Asian 'tiger primed and ready to pounce'
Mention Cambodia and many things may spring to mind. Most likely, property investment is not one of them. Even tourism may not factor into the thinking. Yet both are high on the agenda as Cambodia works to distance itself from the shackles of its tragic past.
How does a nation recover from decades of civil war, genocide, political unrest and economic devastation? A compelling natural attraction helps and, in Cambodia's case, there is its undeveloped coastline. Add to the mix tropical rainforests and beautiful old colonial cities and the result is a new 'must-see' destination in Asia.
Of course, Cambodia's tourism was hit, like other destinations in Asia, by severe acute respiratory syndrome in 2003 and the more recent global financial crisis. By mid-2009, local media were hailing a rebound, reporting a 10 per cent jump in tourist arrivals.
Cambodia had also caught the eye of property developers who began injecting new life into the capital, Phnom Penh, and cherry-picking the coastline for luxury resort developments. Property watchers soon got wind, and Cambodia has become one of Asia's best emerging property investment markets. One report even had Cambodian realty as the 'tiger primed and ready to pounce'.
While David Simister, the chairman of CB Richard Ellis Thailand and Cambodia, sees this as somewhat of an overstatement, he does agree Cambodia is hot.
'Cambodia is a young and aggressive economy, and yes it is growing. But it's coming off a low base,' Simister says. 'We are quite big fans of the potential.'
He says when it comes to attracting foreign investment, Cambodia 'has looked at what other countries are doing in terms of tenure and tax incentives, and wants to beat them hands down'. Unlike in some markets, it is straight-forward for foreigners to buy property.
Simister notes that the new wave of quality villas in Phnom Penh are prime, achieving 'better prices than Bangkok' in some cases. But he sees the real opportunity for overseas investors in Cambodia's coastal resorts, particularly the pristine island of Koh Rong.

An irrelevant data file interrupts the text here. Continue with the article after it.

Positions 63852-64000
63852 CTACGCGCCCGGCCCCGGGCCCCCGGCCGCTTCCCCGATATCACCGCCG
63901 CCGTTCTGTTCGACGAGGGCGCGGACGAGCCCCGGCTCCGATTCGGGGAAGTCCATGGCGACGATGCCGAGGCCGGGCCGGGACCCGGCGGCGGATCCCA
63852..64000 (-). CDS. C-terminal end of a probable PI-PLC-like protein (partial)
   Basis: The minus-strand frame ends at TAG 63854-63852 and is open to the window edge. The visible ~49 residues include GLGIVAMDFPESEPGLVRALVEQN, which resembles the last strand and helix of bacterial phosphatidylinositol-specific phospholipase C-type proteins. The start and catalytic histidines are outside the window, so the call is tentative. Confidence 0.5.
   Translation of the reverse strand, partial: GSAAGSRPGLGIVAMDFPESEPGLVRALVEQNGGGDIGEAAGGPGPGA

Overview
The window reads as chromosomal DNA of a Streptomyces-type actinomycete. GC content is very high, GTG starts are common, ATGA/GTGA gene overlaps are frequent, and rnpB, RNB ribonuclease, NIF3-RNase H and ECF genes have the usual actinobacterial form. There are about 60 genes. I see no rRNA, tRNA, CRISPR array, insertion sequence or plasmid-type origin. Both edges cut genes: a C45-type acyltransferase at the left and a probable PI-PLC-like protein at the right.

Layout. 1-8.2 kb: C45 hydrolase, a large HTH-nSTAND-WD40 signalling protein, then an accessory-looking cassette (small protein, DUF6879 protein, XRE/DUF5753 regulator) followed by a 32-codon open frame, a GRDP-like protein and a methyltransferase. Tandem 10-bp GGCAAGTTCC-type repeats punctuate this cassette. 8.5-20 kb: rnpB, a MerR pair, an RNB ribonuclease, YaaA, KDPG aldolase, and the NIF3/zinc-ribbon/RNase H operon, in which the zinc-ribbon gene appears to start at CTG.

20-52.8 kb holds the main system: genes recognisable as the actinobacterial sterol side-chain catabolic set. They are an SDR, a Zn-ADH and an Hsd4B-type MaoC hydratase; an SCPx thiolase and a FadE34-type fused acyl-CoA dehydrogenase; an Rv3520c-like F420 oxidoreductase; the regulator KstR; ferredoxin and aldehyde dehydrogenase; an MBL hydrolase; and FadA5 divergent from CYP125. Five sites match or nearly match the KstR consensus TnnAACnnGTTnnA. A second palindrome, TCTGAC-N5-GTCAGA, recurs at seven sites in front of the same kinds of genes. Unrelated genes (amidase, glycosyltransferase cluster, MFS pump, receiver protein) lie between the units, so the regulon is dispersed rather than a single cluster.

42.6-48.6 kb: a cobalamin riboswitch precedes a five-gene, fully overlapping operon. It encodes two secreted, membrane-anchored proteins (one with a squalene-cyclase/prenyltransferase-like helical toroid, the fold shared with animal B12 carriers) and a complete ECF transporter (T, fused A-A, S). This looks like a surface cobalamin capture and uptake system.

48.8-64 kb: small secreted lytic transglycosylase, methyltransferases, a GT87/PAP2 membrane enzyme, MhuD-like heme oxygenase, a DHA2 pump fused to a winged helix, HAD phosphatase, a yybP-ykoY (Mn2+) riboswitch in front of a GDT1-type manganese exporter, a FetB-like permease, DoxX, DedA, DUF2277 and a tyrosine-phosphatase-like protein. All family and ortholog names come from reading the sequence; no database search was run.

The Koh Rong archipelago, 30 minutes by boat from Cambodia's main coastal town of Sihanoukville, is being pitched as the 'next Asian Riviera', following the success of Phuket, Koh Samui and Bali.
The Royal Group has a 99-year lease to develop Koh Rong, the largest private island in the region. Last year, it appointed CB Richard Ellis as the adviser and sole agent for developing international tourism and real estate on the island.
Covering 78 square kilometres, Koh Rong is about a third of the size of Koh Samui, with a local population of about 1,500 living in small fishing villages. The island remains virtually untouched, with its 28 white-sand beaches stretching up to six kilometres and crystal-clear water comparable to the Maldives.
'The Koh Rong story is similar to that of Samui and Phuket 20 to 30 years ago,' Simister says. 'It is one of the last undiscovered paradises in Southeast Asia.'
The building of a new international airport at Sihanoukville is set to kick-start development opportunities, putting Hong Kong investors within a 2?-hour flight. 'It's closer than Thailand, is centrally located, and is in a tropical area with white sand, good seafood and cheap cost of living,' Simister says. 'Infrastructure in Cambodia is lagging behind, but it is coming along.'
To date only chartered flights and private jets arrive at the airport, but flights from Phnom Penh and Siem Reap are expected to begin in the near future, with speculation that regional airlines are also considering scheduled flights this year.
He adds that lessons learned from elsewhere in the region will give development projects a green edge, positioning Koh Rong as 'Asia's first environmentally planned island'.
Here, at least, it seems to be a case of 'build and they will come'. Song Saa Island Resort, the first international-quality resort in the Koh Rong archipelago, was a sell-out soon after its pre-Christmas launch.
CB Richard Ellis chose to launch the project in Phuket. More than 60 per cent of the offering, comprising 14 luxury villas, went within the week of launch, and the rest soon after to a global mix of investors from Hong Kong, Norway, France, Australia, Japan and Britain. Apart from the aesthetic attractions, buyers were also drawn by the low-cost entry-level price.
Though he has got nothing to offer investors right now, Simister believes it is a case of 'watch this space' for buyers eyeing Cambodia. He believes Song Saa will put the Cambodian coastline on the map and that its eco-development model will be replicated on a larger scale in future projects on Koh Rong.
Claire Brown of Claire Brown Realty, a property specialist, agrees that Cambodia 'is now fully awake and raring to go'. Economically, she sees the country as 'a genuine phoenix rising', citing gross domestic product growth of over 10 per cent year on year between 2004 and 2007, and even in 2008, a challenging year for all, GDP growth was still a healthy 7 per cent.
Brown feels Phnom Penh in particular represents an exciting alternative to investing in other regional capitals. Pricing in the city is coming from a low base, offering potential for future profit. She sees Phnom Penh's French Quarter real estate as having the best opportunity for growth. 'Just a few years ago, [buying] property in Cambodia would have been thought of as highly speculative,' she says. 'These days, with a stable, democratic government, an influx of multinational firms, tourism steeply on the rise and a shortage of high-end property in the capital, it's a rare paradise for early-bird investors.'